For case number 1, could they not perhaps focus their attentions on less ethically-questionable tissue culture methods, and if they ever resolve the stem cell debate I'm sure they could make some wonderful break-throughs there.

    It's really 2 I'm wondering about. For years I've been hearing about all these fabulous technological improvements allowing infertile couples to have children of their very own. To me, this is silly. I'm adopted, my birth parents were younger than I am now, and my adopted parents could not have children, for no reason the doctors were ever able to discover. So, they went to the adoption agency, went through rigorous screening, and were able to adopt cute little ol' me. This is an option open to anyone. And, as the various international outreach groups point out, there are thousands of children in this world that would probably kill for a chance to have a family that loves them that much, and can obviously afford to take care of them if they can spend that much on all the infertility clinics. To me, infertility is nature's way of weeding out the species. If you can't reproduce, nature probably thinks you shouldn't. Nothing personal, no harm meant, but your genetic makeup is no longer needed in the genome. This system has been working for millenia, why mess with it? Oh, wait, we're humans, we're above nature... sorry, I forgot... Question, though, wouldn't a complete genetic clone have the exact same infertility problems as the parent or original? Why not just adopt, and give a child a chance it would otherwise not have. Would you love that child any less because it is not, in a genetic sense, 'yours'? I know my parents love me, I am their daughter, blood relation be damned. So, rather than add another, possibly 'flawed' individual to an already overcrowded planet, why not take in another, already living, fellow inhabitant, and make their world a better place?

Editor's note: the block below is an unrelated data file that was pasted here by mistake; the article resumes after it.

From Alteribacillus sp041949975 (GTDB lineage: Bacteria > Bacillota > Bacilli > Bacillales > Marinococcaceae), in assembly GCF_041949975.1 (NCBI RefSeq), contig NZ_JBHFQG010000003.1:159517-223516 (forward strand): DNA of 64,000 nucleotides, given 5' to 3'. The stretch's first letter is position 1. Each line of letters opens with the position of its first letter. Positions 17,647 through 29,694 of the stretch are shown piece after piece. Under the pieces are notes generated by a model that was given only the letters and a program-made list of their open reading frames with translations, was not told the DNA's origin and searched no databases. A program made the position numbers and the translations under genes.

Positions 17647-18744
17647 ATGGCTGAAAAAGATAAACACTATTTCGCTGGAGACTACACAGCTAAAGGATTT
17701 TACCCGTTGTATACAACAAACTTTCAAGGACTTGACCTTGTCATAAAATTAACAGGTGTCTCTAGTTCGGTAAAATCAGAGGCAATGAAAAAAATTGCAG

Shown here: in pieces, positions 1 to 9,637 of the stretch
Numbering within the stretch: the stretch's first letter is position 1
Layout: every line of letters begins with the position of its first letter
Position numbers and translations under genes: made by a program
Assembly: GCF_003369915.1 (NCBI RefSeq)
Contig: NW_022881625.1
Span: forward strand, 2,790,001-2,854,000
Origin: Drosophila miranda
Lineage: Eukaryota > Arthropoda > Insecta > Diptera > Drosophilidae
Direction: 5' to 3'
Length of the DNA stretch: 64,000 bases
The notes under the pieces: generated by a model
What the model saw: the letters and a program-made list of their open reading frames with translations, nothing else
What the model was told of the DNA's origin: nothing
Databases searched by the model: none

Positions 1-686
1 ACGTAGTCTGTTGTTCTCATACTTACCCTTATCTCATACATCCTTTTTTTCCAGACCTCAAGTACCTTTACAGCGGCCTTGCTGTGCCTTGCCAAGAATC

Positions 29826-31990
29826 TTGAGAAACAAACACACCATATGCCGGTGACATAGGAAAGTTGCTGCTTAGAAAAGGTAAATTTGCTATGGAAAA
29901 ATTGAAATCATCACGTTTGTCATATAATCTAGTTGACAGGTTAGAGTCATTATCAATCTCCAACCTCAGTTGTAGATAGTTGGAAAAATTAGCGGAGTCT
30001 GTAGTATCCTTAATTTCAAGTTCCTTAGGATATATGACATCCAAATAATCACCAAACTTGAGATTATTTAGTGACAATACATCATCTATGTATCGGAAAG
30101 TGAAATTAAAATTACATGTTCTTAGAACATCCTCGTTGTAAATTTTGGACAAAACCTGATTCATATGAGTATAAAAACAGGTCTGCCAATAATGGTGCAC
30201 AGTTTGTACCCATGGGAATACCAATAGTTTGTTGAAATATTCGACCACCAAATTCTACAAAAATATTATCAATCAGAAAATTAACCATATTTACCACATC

If Machiavelli were a hacker, he'd have worked for the CSSG. -- Phil Lapsley

Working...